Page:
As someone who has been writing stories since I was able to form sentences with a pencil, I have many favorite authors and creators, but I have a very select list of “writer role models.”

In 2002, as an eleven year old bookworm struggling with depression, I read about J.K. Rowling and her determination to get Harry Potter written during difficult times. While anxiously waiting for the next book (Harry Potter and the Order of the Phoenix) to be released the next year, I threw myself into writing stories so that I could be just like her. In more recent years, learning how much more there is to the Wizarding World than what I originally read or saw on the big screen has only cemented J.K. Rowling’s spot on my list.

In 2009, when I was away at college for the first time, my friends introduced me to Joss Whedon’s Dollhouse. That first year of college was a struggle, and some of the best moments were when I would curl up on a couch in the common area with my friends to lose myself in Echo’s story. I quickly became obsessed with finding anything created by Joss Whedon, and I admire the way he is able to craft stories that take your mind, as well as your emotions, on crazy adventures.

In 2013, while struggling with once again having moved away from everything I knew, I was introduced to A Song of Ice and Fire & Game of Thrones. The depth and detail of George R.R. Martin‘s world amazed me, and he quickly became my third writer role model.

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Ever since reading Fahrenheit 451 in a literature class as a high school junior, Ray Bradbury has been one of my favorite authors, and one of the people I quoted most often. Yet, somehow I didn’t “officially” add him to my list of “writer role models” until the end of 2015, when I finally read Zen in the Art of Writing.

Zen in the Art of Writing is a book of essays by Ray Bradbury on life, creativity, and of course, writing. Although it is a small, fairly quick read, it took me several days to finish the book. The way this book spoke to me, I had to put it down after each essay to allow my awe to settle down a bit.

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And what, you ask, does writing teach us?

First and foremost, it reminds us that we are alive and that it is a gift and a privilege, not a right. We must earn life once it has been awarded us. Life asks for rewards back because it has favored us with animation.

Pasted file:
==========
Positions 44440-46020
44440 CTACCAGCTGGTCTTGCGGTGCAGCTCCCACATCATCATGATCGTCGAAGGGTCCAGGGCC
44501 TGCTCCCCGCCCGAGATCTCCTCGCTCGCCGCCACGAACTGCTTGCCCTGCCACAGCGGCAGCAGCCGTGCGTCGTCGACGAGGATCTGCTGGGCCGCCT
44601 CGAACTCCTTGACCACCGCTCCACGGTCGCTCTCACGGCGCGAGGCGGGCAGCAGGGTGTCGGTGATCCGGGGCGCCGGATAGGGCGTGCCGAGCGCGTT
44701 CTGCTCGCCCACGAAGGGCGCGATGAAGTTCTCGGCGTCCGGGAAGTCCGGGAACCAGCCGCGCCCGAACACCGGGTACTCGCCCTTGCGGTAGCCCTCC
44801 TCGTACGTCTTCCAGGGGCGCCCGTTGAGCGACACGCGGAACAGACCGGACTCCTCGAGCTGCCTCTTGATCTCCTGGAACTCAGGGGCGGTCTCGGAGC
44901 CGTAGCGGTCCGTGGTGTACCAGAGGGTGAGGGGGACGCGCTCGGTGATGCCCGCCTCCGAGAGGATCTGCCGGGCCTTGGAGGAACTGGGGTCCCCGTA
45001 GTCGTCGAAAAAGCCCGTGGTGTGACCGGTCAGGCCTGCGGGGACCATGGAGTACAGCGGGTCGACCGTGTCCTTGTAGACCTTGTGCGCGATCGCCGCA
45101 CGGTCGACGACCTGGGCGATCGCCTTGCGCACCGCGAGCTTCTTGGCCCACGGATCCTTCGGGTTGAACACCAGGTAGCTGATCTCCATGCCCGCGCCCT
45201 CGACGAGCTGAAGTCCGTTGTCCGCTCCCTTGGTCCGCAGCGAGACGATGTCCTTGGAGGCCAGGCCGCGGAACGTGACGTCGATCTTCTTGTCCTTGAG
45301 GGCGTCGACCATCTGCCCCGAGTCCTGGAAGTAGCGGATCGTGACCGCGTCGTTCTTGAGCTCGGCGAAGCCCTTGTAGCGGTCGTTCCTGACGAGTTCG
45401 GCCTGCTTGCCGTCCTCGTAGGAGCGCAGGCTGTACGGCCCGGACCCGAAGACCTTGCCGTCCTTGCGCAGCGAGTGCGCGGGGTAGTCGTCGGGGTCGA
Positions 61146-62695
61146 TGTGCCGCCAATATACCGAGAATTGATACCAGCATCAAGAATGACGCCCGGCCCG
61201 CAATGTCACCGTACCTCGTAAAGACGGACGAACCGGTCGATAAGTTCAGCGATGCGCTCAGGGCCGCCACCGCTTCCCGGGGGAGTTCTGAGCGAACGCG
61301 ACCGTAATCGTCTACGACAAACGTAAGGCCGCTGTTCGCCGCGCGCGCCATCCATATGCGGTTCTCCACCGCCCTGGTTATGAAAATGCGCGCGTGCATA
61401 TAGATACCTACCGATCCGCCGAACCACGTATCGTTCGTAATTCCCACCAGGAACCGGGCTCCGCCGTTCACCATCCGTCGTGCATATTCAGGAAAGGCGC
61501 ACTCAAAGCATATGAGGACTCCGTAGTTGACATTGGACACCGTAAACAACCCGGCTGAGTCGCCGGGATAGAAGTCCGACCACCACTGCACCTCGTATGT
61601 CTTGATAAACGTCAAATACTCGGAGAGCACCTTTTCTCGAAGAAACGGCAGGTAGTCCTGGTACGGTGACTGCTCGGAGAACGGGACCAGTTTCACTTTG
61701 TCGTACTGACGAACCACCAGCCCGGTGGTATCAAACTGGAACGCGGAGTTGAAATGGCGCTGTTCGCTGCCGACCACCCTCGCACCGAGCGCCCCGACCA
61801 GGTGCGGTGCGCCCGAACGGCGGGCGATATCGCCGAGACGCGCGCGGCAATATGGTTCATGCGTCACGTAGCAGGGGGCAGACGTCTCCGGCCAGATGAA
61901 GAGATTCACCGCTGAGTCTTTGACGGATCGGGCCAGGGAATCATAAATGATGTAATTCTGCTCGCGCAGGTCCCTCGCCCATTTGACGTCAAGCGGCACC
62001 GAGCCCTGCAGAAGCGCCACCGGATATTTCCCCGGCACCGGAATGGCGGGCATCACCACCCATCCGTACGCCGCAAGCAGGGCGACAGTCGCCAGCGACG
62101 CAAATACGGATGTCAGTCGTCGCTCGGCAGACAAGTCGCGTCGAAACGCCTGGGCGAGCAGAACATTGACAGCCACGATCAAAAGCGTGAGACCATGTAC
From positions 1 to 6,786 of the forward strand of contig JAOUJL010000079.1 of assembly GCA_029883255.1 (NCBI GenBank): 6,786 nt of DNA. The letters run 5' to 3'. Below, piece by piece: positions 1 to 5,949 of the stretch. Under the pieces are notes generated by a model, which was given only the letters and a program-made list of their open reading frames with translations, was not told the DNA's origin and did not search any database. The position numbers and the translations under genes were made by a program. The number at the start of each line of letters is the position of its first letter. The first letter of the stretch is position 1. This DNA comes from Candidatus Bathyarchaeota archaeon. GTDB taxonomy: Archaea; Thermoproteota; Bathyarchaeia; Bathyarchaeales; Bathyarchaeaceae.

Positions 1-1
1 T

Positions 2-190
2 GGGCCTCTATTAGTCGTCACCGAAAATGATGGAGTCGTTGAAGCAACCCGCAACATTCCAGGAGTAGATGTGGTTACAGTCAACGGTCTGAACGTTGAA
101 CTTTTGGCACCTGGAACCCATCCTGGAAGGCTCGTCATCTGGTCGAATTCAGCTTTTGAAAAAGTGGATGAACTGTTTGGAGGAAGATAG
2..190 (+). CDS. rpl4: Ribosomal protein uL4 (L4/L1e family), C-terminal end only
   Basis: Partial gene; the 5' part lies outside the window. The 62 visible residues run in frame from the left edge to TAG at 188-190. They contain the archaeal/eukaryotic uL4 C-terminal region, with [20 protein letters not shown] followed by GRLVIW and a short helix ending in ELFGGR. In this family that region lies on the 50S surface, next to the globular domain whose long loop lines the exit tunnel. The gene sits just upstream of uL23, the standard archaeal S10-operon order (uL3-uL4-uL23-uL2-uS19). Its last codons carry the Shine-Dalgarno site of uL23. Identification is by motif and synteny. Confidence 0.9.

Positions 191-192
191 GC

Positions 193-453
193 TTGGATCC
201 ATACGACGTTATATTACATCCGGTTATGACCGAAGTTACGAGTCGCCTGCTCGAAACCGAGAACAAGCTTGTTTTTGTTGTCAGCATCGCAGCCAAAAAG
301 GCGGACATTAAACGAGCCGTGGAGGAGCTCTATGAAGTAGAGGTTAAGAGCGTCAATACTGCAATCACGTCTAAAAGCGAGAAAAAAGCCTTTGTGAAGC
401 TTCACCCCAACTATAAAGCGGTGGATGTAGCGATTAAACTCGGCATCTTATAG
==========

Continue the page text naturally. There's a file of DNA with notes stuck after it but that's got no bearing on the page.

So while our art cannot, as we wish it could, save us from wars, privation, envy, greed, old age, or death, it can revitalize us amidst it all.

Second, writing is survival. Any art, any good work, of course, is that.

Not to write, for many of us, is to die.

–“How to Climb the Tree of Life, Throw Rocks at Yourself, and Get Down Again Without Breaking Your Bones or Your Spirit”
from Ray Bradbury’s Zen in the Art of Writing

As soon as I read that excerpt in the preface, I knew I would have to get a copy of this book so that it could remain on my shelf forever. Then, just a few pages into the first essay, after discussing the need for the rarely used words “zest” and “gusto” in life, Ray Bradbury was officially one of my heroes.

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What do you want more than anything else in the world? What do you love, or what do you hate?

Find a character, like yourself, who will want something or not want something, with all his heart. Give him running orders. Shoot him off. Then follow as fast as you can go. The character, in his great love, or hate, will rush you through to the end of the story. The zest and gusto of his need, and there is zest in hate as well as in love, will fire the landscape and raise the temperature of your typewriter thirty degrees.

–“The Joy of Writing” from Ray Bradbury’s Zen in the Art of Writing

It is possible that you will read this book and believe I am exaggerating how amazing it is. Until I read Zen in the Art of Writing, I felt very alone in my views on how art and creativity fit into life, especially as I had been unable to put those views into words. In this book, Ray Bradbury had written down the words I’d been waiting to read.

To sum it up: Whether you are at a high point or a low point on the roller coaster of life, live your life with passion, zest, and gusto, and continuing creating what makes you happy.

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If you do, I think you might easily find a new definition for Work.

And the word is LOVE.

–“Zen in the Art of Writing” from Ray Bradbury’s Zen in the Art of Writing

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This review was written as a part of my Before 25 Bucket List. It was the 7th book I read from my list, and there are only 47 days until I turn 25. Stay tuned for more reviews!